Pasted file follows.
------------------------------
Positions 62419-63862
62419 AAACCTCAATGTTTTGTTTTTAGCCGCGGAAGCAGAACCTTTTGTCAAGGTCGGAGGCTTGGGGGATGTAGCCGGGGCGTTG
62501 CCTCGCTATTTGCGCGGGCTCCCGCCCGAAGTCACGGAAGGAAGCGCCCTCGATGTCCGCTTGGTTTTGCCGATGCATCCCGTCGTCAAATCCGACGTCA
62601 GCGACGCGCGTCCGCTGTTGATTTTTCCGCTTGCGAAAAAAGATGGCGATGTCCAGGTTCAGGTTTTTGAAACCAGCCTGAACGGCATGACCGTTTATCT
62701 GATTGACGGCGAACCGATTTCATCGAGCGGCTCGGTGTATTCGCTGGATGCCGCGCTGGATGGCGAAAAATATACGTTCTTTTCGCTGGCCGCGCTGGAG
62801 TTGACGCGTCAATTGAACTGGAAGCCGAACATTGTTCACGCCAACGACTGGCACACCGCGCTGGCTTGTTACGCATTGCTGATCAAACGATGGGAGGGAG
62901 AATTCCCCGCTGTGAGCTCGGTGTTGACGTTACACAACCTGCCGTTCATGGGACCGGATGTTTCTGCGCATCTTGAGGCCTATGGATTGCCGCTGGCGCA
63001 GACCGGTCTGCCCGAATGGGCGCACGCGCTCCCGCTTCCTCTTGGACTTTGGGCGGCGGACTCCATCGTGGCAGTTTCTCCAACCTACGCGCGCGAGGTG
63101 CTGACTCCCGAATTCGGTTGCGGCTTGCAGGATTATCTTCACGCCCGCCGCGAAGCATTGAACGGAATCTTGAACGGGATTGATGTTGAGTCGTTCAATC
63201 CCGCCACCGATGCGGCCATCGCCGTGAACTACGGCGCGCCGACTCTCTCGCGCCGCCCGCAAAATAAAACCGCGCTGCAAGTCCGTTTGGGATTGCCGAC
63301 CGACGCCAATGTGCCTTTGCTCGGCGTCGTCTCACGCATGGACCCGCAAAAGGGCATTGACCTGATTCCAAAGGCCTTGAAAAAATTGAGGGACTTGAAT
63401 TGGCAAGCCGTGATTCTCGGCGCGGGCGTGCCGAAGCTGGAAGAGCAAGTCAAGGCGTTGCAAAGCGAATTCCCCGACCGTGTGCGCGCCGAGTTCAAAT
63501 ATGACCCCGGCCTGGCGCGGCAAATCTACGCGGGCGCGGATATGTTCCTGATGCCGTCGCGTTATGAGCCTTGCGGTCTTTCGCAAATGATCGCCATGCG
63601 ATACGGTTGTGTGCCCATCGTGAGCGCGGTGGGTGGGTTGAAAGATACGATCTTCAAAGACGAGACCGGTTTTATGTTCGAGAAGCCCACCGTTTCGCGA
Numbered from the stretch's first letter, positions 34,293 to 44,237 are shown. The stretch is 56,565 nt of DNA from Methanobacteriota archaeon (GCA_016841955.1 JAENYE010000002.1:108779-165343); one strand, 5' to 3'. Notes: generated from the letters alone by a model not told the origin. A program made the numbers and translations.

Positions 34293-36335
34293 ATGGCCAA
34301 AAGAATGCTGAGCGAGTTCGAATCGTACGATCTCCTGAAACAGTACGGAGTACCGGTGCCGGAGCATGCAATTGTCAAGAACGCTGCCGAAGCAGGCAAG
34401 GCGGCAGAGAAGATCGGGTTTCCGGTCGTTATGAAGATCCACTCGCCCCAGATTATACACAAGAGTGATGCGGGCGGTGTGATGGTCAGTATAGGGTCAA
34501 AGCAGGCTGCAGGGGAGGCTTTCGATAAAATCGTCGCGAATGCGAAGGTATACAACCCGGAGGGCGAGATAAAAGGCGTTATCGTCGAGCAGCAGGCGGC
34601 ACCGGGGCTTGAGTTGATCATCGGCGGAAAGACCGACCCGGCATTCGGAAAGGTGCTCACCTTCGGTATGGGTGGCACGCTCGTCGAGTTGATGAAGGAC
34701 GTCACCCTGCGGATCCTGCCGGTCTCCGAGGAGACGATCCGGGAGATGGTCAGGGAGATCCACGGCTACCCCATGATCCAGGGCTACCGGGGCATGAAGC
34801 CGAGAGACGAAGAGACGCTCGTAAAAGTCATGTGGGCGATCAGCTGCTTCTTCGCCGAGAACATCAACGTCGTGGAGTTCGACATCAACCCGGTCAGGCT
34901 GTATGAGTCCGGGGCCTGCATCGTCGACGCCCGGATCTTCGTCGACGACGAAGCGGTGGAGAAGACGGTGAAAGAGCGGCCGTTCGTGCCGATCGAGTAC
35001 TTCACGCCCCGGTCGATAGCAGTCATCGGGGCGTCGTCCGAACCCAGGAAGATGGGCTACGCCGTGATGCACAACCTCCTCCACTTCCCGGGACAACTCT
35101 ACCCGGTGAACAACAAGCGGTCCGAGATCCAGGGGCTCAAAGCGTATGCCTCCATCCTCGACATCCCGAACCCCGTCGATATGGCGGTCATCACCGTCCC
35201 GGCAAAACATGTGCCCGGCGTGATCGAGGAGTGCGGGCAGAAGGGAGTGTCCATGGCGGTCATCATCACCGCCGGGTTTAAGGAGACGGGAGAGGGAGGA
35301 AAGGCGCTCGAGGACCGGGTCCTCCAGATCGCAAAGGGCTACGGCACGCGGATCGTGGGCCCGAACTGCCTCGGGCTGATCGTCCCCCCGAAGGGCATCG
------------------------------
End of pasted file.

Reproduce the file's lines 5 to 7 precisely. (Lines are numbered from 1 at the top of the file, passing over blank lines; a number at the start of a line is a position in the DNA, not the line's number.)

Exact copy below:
62701 GATTGACGGCGAACCGATTTCATCGAGCGGCTCGGTGTATTCGCTGGATGCCGCGCTGGATGGCGAAAAATATACGTTCTTTTCGCTGGCCGCGCTGGAG
62801 TTGACGCGTCAATTGAACTGGAAGCCGAACATTGTTCACGCCAACGACTGGCACACCGCGCTGGCTTGTTACGCATTGCTGATCAAACGATGGGAGGGAG
62901 AATTCCCCGCTGTGAGCTCGGTGTTGACGTTACACAACCTGCCGTTCATGGGACCGGATGTTTCTGCGCATCTTGAGGCCTATGGATTGCCGCTGGCGCA